By Mischa S. Webley, NECN Staff Writer

Shawn Penney loves Northeast Portland. In fact, he loves it so much that he’s dedicated his life to making it better.

As the president of Good in the Hood, the organization behind the annual festival of the same name – as well as a parent coordinator at Self Enhancement Inc. – the guiding mission for his extensive work with youth in the community comes down to two words: education and opportunity. 

This passion for helping others realize their potential stems from experience and tragedy. As a third-generation Portlander, the grandson of a Texan pastor who arrived here looking for work in the railyards, Shawn grew up in Northeast at a time of transition and struggle. During the 1980’s and 90’s, gangs were prevalent in the neighborhood, and Shawn saw the repercussions first hand.

“I counted sixteen toe tags,” he says. Sixteen friends of his; sixteen families devastated; sixteen futures cut short. Two of those toe tags were his brothers, and the tragedy of losing them changed his life. He kept the tags as a souvenir of sorts, a grim reminder of the high stakes of the streets.“Losing my brothers,” he says, “gave me a direction in life in how I wanted to make an effect on kids growing up.” All this conspired to create a sense of mission and urgency in his life that he carries with him every day. 

After twenty years in the corporate world as a District Controller at Waste Management, he took an early retirement and became the president of Good in the Hood, the long-standing annual celebration of the black community in Northeast Portland. Under his leadership, it transformed from being an annual celebration into a more holistic organization with a focus on outreach and creating opportunity for youth.

In addition to the annual parade, the Good in the Hood organization now gives out eight scholarships every year to aspiring graduates and holds free health screening events for the community.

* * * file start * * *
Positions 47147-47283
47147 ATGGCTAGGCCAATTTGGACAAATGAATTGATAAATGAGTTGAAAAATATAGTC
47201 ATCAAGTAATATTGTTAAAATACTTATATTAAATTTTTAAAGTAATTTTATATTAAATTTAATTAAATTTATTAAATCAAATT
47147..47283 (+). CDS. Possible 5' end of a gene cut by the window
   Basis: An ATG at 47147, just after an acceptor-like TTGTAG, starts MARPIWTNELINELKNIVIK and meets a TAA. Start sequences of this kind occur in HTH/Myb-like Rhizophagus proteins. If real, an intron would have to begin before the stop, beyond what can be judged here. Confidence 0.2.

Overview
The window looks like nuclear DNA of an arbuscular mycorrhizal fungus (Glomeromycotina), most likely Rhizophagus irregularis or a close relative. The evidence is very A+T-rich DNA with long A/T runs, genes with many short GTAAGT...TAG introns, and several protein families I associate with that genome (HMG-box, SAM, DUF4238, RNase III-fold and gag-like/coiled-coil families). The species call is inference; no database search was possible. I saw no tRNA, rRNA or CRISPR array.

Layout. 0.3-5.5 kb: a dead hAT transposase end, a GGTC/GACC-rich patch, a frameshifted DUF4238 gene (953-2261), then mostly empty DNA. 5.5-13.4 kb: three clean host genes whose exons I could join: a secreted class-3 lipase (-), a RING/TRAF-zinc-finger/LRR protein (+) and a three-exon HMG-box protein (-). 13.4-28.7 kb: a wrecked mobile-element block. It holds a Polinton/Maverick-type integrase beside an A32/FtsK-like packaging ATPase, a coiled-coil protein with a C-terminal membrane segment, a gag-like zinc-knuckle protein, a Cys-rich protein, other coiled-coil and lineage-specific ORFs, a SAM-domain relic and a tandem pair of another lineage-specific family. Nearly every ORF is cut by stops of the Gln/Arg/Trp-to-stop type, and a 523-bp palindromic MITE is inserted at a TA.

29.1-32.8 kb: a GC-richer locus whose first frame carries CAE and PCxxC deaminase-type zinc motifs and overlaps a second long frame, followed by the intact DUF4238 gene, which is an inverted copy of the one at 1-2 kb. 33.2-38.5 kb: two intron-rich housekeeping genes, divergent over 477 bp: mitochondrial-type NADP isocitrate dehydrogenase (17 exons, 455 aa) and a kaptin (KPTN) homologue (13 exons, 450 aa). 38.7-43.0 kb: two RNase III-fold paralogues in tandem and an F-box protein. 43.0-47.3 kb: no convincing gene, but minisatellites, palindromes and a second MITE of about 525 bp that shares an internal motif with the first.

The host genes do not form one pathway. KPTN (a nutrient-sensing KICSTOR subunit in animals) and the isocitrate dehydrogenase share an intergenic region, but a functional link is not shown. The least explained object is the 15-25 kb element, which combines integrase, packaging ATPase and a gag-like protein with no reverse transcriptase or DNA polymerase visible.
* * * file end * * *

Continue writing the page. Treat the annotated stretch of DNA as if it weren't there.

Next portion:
The list of Good in the Hood’s sponsors and partnerships is long, and growing. “The goal is one hundred scholarships,” he tells me. “Every year we’re trying to bring in more schools for scholarships, and businesses to place those new graduates in.”

The road hasn’t always been easy. Last year, Good in the Hood received racist death threats prior to the event that nearly shut the festival down. But Shawn made the call to keep the event moving, and the whole city rallied to the cause, culminating in one of the largest turnouts in the organization’s history. 

But he’s not dwelling on last year. His eyes are looking forward and, like the basketball coach that he is, he’s thinking about the next game, and the game after that. The truth is, there’s really only one game that he’s playing:

“Seeing people reach their success,” he says. “If I can help a kid graduate and go to college – or help a family pay their bills or get resources – that fills my heart. Community is what it’s about. Helping neighbors and strangers feel good. It brightens my heart when I can make someone happy.” 

As for Good in the Hood: “Nothing’s changed. We want to make it better. Keep going forward, getting stronger day by day, building a foundation.” 

Shawn Penney loves Northeast Portland, and Northeast Portland is better for it.